Transformation extends well beyond the acquisition of new military systems – we seek to leverage technological, doctrinal, operational and organizational innovations to give U.S. forces greater capabilities and flexibility. Joint Forces Command and the Armed Services are pursuing an aggressive, wide-ranging innovation and experimentation program to achieve that transformation. The ongoing integration of the Active and Reserve components into a Total Force is another important element of the transformation. Despite the rapid pace of technological innovation, the human dimension of warfare remains timeless. In this era of multinational operations and complex threats involving ethnic, religious, and cultural strife, regional expertise, language proficiency, and cross-cultural communications skills have never been more important to the U.S. military. We will continue to transform and modernize our forces, ensure the quality of our personnel, and explore new ways of optimizing the Total Force for future missions.
To support the readiness, modernization and transformation of our military forces, we will work with the Congress to enact legislation to implement the Defense Reform Initiative, which will free up resources through a revolution in business affairs. This effort includes competitive sourcing, acquisition reform, transformation of logistics, and elimination of excess infrastructure through two additional base realignment and closure rounds. The Administration, in partnership with the Congress, will continue to assure we maintain the best-trained, best-equipped and best-led military force in the world for the twenty-first century.
In the area of law enforcement, the United States is already facing criminal threats that are much broader in scope and much more sophisticated than those we have confronted in the past. Ongoing technological and economic revolutions such as the Internet and globalization of markets offer extraordinary benefits, but will also continue to present new dangers. We must prepare for the law enforcement challenges arising from emerging technology, globalization of trade and finance, and other international dynamics. Our strategy for the future calls for the development of new investigative tools and approaches as well as increased integration of effort among law enforcement agencies at all levels of government, both in America and abroad.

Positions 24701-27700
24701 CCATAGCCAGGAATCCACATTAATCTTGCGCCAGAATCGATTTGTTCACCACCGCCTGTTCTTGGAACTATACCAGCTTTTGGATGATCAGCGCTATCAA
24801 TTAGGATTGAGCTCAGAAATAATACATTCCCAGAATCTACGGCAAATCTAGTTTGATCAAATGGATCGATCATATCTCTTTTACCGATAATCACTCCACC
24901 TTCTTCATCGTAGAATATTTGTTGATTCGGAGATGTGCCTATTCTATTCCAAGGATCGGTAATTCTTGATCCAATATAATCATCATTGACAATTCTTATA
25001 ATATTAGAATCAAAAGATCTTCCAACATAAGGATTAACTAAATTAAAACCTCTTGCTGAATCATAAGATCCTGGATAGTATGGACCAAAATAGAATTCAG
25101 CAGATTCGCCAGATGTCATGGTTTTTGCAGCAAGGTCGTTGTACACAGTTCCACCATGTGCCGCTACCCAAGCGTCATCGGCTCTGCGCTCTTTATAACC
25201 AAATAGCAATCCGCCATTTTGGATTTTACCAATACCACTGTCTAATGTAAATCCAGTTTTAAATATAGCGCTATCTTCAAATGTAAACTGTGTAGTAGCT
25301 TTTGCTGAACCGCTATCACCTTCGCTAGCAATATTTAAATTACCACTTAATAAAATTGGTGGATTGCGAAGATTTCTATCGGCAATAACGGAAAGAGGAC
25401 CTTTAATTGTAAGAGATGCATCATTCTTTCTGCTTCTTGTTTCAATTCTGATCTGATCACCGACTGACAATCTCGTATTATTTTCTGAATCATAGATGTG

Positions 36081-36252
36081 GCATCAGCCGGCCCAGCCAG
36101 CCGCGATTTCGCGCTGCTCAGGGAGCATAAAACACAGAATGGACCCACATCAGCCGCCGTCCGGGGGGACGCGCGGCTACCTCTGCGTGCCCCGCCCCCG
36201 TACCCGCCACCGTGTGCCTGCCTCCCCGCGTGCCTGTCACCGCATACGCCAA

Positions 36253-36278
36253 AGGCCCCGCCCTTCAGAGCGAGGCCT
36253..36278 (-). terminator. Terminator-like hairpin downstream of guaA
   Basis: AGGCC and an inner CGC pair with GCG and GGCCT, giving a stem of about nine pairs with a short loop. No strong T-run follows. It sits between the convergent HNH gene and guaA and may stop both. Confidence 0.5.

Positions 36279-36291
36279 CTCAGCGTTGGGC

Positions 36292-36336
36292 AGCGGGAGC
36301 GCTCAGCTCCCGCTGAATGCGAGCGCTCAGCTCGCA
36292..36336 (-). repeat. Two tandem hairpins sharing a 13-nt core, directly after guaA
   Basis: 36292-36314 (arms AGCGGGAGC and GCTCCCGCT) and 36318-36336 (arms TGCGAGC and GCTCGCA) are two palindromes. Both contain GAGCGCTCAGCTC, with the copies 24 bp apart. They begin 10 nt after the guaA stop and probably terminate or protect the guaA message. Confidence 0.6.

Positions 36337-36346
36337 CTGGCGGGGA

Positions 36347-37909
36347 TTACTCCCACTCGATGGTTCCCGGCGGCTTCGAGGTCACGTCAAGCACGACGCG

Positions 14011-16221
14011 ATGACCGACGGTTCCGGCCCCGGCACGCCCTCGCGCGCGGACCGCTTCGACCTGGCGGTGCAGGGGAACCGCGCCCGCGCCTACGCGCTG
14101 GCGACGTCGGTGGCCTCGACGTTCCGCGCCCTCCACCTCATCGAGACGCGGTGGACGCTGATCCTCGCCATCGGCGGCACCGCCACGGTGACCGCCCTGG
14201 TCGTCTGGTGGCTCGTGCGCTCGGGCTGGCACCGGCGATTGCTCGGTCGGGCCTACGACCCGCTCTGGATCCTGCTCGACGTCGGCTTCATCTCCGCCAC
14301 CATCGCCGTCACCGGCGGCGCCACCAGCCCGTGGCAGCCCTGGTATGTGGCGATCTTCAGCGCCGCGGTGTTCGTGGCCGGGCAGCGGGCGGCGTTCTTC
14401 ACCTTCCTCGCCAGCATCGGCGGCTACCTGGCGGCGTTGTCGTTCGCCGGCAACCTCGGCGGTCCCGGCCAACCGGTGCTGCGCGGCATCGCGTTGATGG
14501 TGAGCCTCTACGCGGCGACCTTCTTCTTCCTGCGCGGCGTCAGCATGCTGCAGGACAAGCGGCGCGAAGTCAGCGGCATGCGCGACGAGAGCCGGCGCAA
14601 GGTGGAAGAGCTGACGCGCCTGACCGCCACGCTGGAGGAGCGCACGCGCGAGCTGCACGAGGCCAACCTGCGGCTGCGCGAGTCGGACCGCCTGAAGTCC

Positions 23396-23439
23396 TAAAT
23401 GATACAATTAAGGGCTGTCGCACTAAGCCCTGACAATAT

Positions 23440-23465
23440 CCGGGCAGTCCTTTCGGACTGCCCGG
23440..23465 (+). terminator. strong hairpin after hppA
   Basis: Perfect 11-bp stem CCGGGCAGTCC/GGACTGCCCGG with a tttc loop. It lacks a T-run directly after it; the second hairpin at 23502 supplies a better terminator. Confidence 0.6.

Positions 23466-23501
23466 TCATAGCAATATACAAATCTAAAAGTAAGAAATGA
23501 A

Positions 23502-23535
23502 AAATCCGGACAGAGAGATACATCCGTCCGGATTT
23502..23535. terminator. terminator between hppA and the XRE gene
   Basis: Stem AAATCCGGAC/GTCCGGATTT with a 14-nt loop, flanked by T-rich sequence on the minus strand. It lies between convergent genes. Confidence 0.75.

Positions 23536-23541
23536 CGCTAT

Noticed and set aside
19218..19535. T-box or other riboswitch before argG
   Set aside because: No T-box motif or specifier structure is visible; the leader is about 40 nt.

We will continue efforts to construct appropriate twenty-first century national security programs and structures government-wide. We will continue to foster innovative approaches and organizational structures to better protect American lives, property and interests at home and abroad.
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Promoting Prosperity
The second core objective of our national security strategy is to promote America’s prosperity through efforts at home and abroad. Our economic and security interests are inextricably linked. Prosperity at home depends on stability in key regions with which we trade or from which we import critical commodities, such as oil and natural gas. Prosperity also demands our leadership in international development, financial and trade institutions. In turn, the strength of our diplomacy, our ability to maintain an unrivaled military and the attractiveness of our values abroad depend in large part on the strength of our economy.
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Strengthening Financial Coordination
As national economies become more integrated internationally, U.S. prosperity depends more than ever on economic developments abroad. Cooperation with other states and international organizations is vital to protecting the health of the global economic system and responding to financial crises.